Managing Pseudomonas aeruginosa respiratory infections in cystic fibrosis


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Abstract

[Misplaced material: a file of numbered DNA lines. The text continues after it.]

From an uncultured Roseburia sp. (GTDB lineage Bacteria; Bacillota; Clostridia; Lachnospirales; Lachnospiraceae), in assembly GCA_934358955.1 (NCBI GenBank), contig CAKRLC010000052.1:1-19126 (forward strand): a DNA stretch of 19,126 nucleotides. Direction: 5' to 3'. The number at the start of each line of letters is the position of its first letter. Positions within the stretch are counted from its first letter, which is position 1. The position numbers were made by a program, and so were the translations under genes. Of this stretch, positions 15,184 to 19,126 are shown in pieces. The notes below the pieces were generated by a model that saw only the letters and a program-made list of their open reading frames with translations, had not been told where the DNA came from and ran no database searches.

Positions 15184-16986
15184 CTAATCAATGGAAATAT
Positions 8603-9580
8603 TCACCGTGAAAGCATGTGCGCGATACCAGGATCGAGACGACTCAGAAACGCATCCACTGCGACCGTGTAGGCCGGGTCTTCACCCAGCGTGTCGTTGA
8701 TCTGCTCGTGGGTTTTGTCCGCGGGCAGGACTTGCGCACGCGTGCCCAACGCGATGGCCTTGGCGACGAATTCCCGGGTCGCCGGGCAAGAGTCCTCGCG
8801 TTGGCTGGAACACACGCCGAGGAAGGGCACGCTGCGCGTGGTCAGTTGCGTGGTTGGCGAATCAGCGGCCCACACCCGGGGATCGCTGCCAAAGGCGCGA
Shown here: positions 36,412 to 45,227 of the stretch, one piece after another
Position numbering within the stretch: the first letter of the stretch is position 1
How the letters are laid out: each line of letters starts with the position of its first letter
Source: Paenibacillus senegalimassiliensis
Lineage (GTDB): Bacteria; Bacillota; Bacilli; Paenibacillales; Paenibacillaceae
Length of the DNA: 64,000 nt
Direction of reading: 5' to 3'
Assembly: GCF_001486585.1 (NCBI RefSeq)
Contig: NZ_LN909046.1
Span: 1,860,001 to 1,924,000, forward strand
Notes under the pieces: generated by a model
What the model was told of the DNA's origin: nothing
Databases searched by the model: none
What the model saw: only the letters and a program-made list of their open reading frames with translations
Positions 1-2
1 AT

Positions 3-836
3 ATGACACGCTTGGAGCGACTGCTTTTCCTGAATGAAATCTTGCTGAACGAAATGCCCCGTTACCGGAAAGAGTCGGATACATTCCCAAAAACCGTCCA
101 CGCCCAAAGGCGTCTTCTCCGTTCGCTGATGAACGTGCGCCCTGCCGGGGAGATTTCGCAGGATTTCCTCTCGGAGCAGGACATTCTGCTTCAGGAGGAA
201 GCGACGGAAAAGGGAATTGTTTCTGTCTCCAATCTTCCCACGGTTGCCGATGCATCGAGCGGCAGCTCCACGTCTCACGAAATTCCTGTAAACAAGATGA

Purpose of reviewThe current guidelines and recent clinical research in the management of Pseudomonas aeruginosa respiratory infections in cystic fibrosis (CF) are reviewed. Areas where further research is required will also be highlighted.Recent findingsP. aeruginosa is a key respiratory pathogen in CF. Inhaled tobramycin or colistin is recommended for early eradication to prevent establishment of chronic infection. Other antibiotic options are currently being investigated. The long-term success of eradication strategies is also now being assessed. The use of inhaled antibiotics in the management of chronic P. aeruginosa infection is an area of active investigation. Acute pulmonary exacerbations are still a major cause of morbidity and mortality. Guidelines continue to recommend combination intravenous therapy but further research is required to clarify the advantage of this approach. Multidrug resistance is common and potentially more effective antipseudomonal antibiotics may soon become available.SummaryThe management of P. aeruginosa respiratory infection in CF remains a challenging area, especially in the setting of multidrug resistance. The role of inhaled antibiotics continues to be expanded. Further research is required in the key areas of eradication and management of chronic infection and acute pulmonary exacerbations to identify those treatments that optimize long-term, clinical benefits.

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